A SpaceX Falcon 9 rocket has blasted off with NASA's Imaging X-ray Polarimetry Explorer (IXPE) satellite. First announced in 2017, the IXPE is the first satellite capable of measuring the polarization of X-rays that come from cosmic sources, such as black holes and neutron stars.
The fridge-sized satellite has three telescopes that can track and measure the direction, arrival time, energy, and polarization of light. When data from all those telescopes is combined, NASA can form images that could give us more insight into how mysterious celestial objects — those that emit X-ray — work. For instance, they're hoping it can give us a more thorough look at the structure of the Crab Nebula, a supernova remnant with a neutron star rapidly spinning in its center.
By observing black holes, the IXPE will help scientists gain more insight and broaden humanity's knowledge on the regions of space we still barely know. It could provide clues on why they spin and how they gobble up cosmic materials, though it could also lead to new discoveries. Martin Weisskopf, the mission's principal investigator, said during a briefing: "IXPE will help us test and refine our current theories of how the universe works. We may even discover more exciting theories about these exotic objects than what we've hypothesized."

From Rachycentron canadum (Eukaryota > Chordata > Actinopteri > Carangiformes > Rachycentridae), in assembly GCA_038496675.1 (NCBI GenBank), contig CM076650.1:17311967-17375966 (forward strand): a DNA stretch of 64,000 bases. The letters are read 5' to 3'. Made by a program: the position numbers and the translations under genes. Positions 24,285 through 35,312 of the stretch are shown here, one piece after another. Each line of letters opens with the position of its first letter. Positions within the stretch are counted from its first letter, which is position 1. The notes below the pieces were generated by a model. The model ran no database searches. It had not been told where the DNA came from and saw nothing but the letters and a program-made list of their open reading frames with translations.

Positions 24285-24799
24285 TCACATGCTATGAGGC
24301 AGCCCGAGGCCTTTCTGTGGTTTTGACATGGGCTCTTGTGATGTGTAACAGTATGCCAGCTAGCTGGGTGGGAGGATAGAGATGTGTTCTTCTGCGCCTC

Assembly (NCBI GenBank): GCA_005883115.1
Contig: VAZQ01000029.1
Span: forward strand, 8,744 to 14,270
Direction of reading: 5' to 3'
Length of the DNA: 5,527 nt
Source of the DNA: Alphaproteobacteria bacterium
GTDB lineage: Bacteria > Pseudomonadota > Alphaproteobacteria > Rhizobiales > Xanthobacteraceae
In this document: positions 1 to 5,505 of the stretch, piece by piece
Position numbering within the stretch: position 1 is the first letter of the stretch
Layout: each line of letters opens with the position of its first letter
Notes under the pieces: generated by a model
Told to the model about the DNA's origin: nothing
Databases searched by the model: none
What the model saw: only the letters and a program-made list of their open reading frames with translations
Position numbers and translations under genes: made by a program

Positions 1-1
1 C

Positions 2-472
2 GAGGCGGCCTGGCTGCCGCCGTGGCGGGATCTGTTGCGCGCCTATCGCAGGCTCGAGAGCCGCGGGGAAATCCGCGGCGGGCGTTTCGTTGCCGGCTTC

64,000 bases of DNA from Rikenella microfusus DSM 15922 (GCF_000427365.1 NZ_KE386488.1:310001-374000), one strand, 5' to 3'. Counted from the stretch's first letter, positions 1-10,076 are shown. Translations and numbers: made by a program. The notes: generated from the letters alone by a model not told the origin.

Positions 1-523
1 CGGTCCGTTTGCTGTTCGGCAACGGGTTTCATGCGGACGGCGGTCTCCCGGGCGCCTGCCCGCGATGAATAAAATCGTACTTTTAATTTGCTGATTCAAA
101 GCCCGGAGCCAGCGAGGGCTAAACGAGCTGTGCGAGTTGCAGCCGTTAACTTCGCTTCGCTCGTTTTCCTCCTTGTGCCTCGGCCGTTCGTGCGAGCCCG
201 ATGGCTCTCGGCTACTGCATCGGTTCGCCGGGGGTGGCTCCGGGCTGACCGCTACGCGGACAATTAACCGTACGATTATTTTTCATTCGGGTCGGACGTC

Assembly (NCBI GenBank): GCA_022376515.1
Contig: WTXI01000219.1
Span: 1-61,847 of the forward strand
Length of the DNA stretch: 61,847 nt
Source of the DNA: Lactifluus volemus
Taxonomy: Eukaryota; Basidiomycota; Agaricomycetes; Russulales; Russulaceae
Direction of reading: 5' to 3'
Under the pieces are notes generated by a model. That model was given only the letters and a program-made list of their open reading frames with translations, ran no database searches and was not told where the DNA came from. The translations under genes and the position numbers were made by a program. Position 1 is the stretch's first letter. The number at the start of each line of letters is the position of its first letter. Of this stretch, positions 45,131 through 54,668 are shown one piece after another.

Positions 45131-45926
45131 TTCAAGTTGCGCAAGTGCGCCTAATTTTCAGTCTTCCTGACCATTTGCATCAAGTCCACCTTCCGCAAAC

SpaceX used a Falcon 9 rocket from a previous mission for this launch. If all goes well, the rocket's first stage will land on the company's drone ship "Just Read the Instructions" after ferrying IXPE to space.
Editor's note: This article originally appeared on Engadget.